I feel sorry for the poor sailors who were huddled round their radios listening closely to the final balls being bowled only to have their coverage interuptted. They did not have the flexibility to switch to 5LSX

  • Comment number 7.

    I agree. Weather was dangerous. Forecasts also listed several area's.

    @Greavsie: Nice info there at Metoffice.

    Wind Cyclonic 6 to gale 8, perhaps severe gale 9 later.Sea StateRough or very rough. Weather Rain or snow. Visibility Moderate.


  • Comment number 8.

    Quite interesting that Radio 5 used this to their advantage though - as they did in the previous test too - by using their own commentator (Mark Pougatch) rather than the TMS feed.

  • Comment number 9.

    The point seems to be being missed: is there any need to broadcast the shipping forecast at all? My suspicion is that it is part of some archaic public service charter that the BBC relies upon to bolster it's arguments for taxing us to listen to the radio and watch tv.

    Do the maritime community rely on this at all? Listen to it even?

    I suggest that in this age of GPS and the Internet all sea going vessels have ample means of finding the weather; it may even be compulsory that they carry such equipment.

    If someone can confim that some seagoers do indeed rely on the shipping forecast as the sole means of getting their weather then I accept that it has to be broadcast. But that brings me to the second point: why on Radio 4 Long Wave when there are thousands of digital channels, not to mention the Internet that could be used?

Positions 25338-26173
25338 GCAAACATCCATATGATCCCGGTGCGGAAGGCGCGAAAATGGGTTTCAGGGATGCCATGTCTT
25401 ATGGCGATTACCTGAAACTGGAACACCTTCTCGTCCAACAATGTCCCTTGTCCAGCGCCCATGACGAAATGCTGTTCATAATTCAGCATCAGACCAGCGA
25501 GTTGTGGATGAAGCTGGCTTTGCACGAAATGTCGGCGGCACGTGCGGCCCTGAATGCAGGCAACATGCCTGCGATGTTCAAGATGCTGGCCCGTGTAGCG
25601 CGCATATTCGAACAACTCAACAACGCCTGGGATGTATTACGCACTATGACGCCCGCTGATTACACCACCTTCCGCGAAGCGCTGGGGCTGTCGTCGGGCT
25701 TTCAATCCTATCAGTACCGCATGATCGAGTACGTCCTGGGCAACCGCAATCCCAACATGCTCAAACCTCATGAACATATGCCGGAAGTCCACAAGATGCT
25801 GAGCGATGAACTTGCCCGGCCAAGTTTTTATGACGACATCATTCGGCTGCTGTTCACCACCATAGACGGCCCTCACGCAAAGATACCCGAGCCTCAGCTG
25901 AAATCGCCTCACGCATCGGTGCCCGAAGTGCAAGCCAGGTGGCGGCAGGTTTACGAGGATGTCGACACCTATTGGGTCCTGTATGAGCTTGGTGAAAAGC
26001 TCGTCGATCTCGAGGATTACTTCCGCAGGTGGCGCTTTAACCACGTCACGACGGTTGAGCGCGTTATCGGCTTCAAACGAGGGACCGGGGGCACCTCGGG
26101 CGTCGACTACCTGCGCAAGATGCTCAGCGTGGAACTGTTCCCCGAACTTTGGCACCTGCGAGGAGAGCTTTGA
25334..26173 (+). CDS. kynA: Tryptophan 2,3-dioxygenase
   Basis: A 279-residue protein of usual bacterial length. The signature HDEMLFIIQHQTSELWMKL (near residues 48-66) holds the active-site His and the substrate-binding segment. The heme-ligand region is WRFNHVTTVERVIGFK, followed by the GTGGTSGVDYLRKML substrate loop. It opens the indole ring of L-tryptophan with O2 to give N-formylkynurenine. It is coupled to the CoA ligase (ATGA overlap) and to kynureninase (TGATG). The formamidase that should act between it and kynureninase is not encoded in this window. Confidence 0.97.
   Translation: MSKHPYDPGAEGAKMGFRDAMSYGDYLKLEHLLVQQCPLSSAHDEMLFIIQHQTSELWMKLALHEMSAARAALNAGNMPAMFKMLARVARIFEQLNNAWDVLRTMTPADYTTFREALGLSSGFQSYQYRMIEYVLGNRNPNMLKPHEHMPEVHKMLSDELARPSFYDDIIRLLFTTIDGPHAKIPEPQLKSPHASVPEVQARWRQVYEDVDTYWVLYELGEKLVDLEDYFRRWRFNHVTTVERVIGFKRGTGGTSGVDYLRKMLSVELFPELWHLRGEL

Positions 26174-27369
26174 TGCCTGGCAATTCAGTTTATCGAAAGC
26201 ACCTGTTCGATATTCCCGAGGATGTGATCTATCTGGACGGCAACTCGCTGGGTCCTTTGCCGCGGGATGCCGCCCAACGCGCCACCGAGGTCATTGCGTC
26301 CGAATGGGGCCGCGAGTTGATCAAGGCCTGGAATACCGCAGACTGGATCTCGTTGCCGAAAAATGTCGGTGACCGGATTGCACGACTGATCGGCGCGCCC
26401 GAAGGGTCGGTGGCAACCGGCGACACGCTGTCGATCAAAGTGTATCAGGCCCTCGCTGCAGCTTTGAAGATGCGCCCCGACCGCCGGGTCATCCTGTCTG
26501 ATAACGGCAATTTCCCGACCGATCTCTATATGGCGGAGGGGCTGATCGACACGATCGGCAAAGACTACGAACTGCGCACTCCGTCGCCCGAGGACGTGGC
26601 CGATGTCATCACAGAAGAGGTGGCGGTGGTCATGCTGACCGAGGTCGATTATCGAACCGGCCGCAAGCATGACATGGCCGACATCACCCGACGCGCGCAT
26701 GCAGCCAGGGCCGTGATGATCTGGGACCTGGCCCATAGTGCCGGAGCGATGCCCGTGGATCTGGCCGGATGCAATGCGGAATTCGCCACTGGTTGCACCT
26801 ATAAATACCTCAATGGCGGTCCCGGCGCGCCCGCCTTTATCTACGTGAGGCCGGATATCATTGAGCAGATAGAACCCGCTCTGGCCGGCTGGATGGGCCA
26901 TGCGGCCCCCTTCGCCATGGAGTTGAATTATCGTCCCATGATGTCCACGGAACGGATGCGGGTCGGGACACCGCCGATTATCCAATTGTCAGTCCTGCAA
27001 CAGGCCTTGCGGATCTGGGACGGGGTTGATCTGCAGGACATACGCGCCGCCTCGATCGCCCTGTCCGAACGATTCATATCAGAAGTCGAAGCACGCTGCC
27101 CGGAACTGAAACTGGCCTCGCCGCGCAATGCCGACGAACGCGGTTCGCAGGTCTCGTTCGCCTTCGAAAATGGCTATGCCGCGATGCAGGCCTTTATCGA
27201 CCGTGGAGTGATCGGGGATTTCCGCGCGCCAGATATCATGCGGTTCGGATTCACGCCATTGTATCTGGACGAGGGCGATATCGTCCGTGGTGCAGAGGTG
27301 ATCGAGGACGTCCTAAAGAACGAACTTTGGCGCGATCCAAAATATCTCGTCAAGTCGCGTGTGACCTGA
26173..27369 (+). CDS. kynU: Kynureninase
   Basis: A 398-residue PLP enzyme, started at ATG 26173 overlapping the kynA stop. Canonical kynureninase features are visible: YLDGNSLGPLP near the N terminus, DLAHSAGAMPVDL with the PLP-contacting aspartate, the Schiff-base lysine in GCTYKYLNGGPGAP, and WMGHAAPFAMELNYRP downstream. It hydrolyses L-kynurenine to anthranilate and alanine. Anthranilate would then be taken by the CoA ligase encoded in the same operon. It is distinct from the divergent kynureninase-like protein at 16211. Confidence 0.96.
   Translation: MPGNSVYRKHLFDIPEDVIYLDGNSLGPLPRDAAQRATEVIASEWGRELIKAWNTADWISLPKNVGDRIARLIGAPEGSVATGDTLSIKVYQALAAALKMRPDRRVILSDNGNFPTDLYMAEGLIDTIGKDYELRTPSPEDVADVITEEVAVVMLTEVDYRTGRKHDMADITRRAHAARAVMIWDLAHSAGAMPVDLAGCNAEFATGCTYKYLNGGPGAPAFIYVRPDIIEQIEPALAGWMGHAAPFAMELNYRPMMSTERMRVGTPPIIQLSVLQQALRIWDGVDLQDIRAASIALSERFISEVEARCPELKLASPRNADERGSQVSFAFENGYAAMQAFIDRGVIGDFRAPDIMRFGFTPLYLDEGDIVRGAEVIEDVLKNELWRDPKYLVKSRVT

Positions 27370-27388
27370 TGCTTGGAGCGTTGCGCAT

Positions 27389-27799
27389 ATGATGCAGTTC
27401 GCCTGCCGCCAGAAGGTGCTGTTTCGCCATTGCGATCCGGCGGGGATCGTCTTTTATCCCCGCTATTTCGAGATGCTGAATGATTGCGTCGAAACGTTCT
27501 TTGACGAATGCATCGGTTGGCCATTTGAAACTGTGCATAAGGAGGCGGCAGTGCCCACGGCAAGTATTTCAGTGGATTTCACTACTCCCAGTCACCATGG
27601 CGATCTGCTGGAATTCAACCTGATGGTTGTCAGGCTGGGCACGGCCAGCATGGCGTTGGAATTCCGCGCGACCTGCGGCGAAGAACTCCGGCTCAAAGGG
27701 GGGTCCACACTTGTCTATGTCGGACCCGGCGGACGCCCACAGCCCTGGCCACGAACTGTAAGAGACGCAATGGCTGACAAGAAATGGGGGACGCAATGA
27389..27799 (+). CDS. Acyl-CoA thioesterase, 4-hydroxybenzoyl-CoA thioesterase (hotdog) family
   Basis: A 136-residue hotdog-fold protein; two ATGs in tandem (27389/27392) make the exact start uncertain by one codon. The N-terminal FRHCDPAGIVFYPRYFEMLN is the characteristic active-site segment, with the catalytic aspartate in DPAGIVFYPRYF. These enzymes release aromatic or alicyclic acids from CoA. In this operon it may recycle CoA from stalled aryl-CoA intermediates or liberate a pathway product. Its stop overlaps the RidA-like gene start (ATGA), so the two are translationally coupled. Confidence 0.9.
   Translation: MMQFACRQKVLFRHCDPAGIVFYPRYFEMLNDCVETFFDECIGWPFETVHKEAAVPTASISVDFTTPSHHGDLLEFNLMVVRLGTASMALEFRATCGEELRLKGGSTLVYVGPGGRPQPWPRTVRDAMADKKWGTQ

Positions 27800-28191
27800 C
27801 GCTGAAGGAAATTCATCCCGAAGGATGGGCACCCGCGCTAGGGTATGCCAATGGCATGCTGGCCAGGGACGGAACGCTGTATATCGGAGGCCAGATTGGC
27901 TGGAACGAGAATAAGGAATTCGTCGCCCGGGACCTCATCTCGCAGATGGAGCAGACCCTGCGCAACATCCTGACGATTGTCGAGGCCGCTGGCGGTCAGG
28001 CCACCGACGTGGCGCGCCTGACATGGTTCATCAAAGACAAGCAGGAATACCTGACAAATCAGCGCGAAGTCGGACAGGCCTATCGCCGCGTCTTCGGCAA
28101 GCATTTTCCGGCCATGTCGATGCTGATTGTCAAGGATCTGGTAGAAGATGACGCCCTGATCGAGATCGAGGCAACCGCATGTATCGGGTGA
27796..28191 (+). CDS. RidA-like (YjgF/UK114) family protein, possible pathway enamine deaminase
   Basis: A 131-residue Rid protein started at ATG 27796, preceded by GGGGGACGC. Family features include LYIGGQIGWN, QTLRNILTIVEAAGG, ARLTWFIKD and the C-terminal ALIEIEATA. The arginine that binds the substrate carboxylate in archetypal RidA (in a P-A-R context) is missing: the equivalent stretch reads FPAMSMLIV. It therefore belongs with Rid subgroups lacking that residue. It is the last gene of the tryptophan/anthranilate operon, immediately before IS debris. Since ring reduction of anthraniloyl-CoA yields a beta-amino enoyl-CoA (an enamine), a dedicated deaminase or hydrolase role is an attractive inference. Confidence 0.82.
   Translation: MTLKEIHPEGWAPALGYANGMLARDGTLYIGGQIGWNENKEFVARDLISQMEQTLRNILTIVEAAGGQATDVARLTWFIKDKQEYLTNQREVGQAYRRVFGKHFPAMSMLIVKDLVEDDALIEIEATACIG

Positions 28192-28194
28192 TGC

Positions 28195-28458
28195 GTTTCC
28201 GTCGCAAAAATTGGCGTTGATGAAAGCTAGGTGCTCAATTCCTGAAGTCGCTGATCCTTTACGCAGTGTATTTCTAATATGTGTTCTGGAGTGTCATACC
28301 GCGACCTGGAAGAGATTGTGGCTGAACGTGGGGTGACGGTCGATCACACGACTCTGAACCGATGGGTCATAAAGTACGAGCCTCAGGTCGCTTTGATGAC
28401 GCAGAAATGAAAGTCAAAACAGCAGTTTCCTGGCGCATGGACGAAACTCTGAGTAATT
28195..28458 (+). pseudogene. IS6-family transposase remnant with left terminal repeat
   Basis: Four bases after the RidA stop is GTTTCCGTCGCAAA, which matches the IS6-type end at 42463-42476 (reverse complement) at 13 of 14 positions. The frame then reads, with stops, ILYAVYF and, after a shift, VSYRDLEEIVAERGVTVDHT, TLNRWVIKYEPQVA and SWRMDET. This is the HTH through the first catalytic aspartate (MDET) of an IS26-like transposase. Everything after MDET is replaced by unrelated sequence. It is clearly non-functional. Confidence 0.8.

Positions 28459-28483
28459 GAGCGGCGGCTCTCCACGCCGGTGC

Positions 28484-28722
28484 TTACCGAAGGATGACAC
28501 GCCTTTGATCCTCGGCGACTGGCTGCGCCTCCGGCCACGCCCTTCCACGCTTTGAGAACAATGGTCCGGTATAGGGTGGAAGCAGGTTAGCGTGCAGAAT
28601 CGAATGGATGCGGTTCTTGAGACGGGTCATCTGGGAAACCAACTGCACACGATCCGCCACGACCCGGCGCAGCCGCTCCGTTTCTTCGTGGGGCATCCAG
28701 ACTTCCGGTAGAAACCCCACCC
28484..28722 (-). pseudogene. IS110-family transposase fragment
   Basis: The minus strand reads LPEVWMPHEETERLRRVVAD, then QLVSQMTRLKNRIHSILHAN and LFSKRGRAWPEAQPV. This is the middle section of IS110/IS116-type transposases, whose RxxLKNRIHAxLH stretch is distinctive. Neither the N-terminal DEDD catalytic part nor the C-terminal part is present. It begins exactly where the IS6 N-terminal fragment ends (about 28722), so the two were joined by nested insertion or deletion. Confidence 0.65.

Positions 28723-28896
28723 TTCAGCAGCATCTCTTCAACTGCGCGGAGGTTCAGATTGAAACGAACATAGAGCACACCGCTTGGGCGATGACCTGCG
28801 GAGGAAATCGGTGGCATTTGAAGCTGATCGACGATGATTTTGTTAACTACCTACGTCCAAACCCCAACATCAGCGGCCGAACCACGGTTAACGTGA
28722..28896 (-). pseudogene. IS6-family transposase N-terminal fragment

This is clearly the usual arrogance of the BBC, mired in a bygone age where it is used to dictating what an audience will hear and no one will question it. You can tell it from the language of this blog as well: "but this requires us to give at least 6 hours notice of its new position". Don't people think "outside the box" at the BBC? Who dictates that 6 hours notice should be given: the powers that be at the BBC? The Government? Some quango?

    Point is that sentence should be " but this requires us to give at least 6 hours notice of its new position, which we acknowledge is absurd so we will be getting this changed....". But I bet no one there ever even thought of any so "radical".

    As you can tell I have a much wider anger at this than just missing the end of a Test Match. Principally it is this: I am forced to pay to listen to the BBC, you interrupt a program I (and a large audience) enjoy to inflict on me a really boring and inconsequential (to me) broadcast (aimed at a minority audience) regularly. If you were a normal broadcaster relying on advertising revenue where would that business model get you?

  • Comment number 10.

    Tim091 - the shipping forecast is broadcast on the BBC broadly as a back up for when satellite and internet connections go down. Also there are many smaller craft that don't have internet or GPS and rely completely on the broadcast. I wrote a book about the shipping forecast and most of the mariners I spoke to told me they rely on the radio broadcast to a great extent.
    I'd imagine the six hours' notice are necessary because the forecasts are broadly six hours apart: you'd have to announce the change of time during the previous forecast or vessels would have no way of knowing that the time has been changed if they're just tuning in for the shipping forecast.
    By the way, strictly speaking you're not actually forced to pay to listen to the BBC - the licence is for television: the BBC's radio output is free.

  • Comment number 11.

    Well said Tim091. Of course the interruptions don't only relate to the Shipping Forecast. At 8.30am we have to listen to "Yesterday in Parliament" and at 9.45am it's time for "The Morning Service". Whilst this winter these programmes only interrupted the Perth test, when England are playing on the sub-continent or South Africa then we have frequent disruptions. Like many listeners,I'm driving to work at 8.30am and quite why Yesterday in Parliament cannot be delayed is beyond me. Come on BBC, sort it out!!!